National Nanotechnology Day

Event Date

National Nanotechnology Day is an annual event featuring community-led events and activities on or around October 9 to help raise awareness of nanotechnology, how it is currently used in products that enrich our daily lives, and the challenges and opportunities it holds for the future. This date, 10/9, pays homage to the nanometer scale, 10–9  meters.

The theme for this year's National Nanotechnology Day is nanotechnology’s role in understanding and responding to climate change and improving the health of the Earth and its people.

Whether at home or outside, there are many ways to explore advances in nanotechnology and how it is impacting our everyday lives! Planning for various events and activities is underway at schools, universities, and various organizations around the country.


Here are a few suggested activities around this year's theme:

  • Host image, video, or illustration contests related to nanotechnology and its role in understanding and responding to climate change.
  • Organize lab tours and open houses. 
  • Coordinate outreach events with demonstrations about nanotechnology. Check out some resources here.
  • Create and share an image, video, illustration, or infographic about nanotechnology: what it is, why it is important, and examples of nanotechnology applications.
  • Host a Science Café or an informal discussion on nanotechnology. If you are a K–12 student or teacher, you could invite a scientist from a local college or university. 
  • Sign up for free remote sessions to see nature at the nanoscale using nanotechnology tools, such as a scanning electron microscope. With the assistance of an experienced engineer, you can control these tools over the Internet in real time!

Learn about nanotechnology’s role in understanding and responding to climate change: 

  • Explore the enabling potential of a career in nanoscience and “doing good” with a career in environmental nanoscience and nanotechnology, with these video presentations from Virginia Tech’s NanoEarth program.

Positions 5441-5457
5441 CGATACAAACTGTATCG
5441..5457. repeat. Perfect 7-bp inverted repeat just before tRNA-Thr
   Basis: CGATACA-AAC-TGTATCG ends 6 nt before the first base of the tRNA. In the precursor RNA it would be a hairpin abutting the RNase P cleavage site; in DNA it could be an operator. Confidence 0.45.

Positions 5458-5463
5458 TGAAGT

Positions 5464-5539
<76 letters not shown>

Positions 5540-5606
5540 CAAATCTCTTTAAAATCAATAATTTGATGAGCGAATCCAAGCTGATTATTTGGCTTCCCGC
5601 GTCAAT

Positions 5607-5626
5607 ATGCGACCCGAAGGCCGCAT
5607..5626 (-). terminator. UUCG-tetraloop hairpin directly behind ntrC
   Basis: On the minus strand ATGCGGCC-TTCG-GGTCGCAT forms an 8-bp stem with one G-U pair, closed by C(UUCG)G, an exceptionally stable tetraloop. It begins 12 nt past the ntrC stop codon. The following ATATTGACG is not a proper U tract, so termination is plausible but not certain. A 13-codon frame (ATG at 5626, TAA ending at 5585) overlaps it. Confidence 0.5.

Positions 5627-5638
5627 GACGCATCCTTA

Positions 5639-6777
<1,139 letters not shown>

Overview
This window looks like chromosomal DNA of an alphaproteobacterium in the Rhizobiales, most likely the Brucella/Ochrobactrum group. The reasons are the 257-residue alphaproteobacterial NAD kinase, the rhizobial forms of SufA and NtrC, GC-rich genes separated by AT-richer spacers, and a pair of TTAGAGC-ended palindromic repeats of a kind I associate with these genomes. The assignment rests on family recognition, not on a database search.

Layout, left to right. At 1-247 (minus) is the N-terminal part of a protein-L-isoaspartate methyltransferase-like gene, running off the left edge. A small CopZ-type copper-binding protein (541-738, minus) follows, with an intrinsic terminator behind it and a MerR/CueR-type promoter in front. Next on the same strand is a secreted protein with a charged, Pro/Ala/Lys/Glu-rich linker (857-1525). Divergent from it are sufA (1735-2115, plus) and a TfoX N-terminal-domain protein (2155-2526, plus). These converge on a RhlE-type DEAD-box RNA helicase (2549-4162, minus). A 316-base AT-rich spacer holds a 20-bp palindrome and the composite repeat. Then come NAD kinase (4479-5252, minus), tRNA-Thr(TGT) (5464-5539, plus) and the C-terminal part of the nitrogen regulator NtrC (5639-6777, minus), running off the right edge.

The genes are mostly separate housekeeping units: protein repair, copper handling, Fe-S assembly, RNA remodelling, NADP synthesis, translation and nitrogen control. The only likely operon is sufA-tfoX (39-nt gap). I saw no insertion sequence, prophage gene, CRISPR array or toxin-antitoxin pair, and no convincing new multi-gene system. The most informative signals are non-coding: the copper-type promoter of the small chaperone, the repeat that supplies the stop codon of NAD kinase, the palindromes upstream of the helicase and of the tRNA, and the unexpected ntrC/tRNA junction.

• Read about nanomaterials in the environment, where they are found, and how we can use nanotechnology to find them in the “Environment” issue of Nanooze, a magazine about science and nanotechnology for children. Also, learn about how nanotechnology helps to make, store and use energy in the “Energy” issue of Nanooze.
  • Take a close look at shark skin; single-celled algae called diatoms; single-celled marine plants called coccolithophores; and other marine organisms under a scanning electron microscope. (The study of diatoms, for example, is important to understand climate change.)
  • Explore these engineering activities & challenges and whiteboard animation videos for K–12 students from the Nanosystems Engineering Research Center for Nanotechnology-Enabled Water Treatment (headquartered at Rice University).

Try these fun activities:

If you have other activities that combine nanotechnology with understanding climate change, we’d love to share them. Please let us know at: Also, if you have questions about National Nanotechnology Day, please feel free to contact us at:

Planned Activities for National Nanotechnology Day 2022

Information about Previous National Nanotechnology Days: 

* About the National Nanotechnology Day illustration: This image shows a river surrounded by mountains. Or does it? Actually, it’s an image taken with an electron microscope of the surface of a thin film. When you use a microscope, you can zoom in and see things you wouldn't be able to see with the naked eye. With an electron microscope, you can see things all the way down to atoms. In this image, the details of the surface of the film are not quite at the atomic level yet, but they are close, and these details look a lot like the bird’s-eye view of a landscape. This image was one of the winners of the 2021 Plenty of Beauty at the Bottom image contest, hosted by the National Nanotechnology Coordinated Infrastructure in honor of National Nanotechnology Day. Credit: Zacary Croft and Oscar Valenzuela, Graduate Students at Virginia Tech.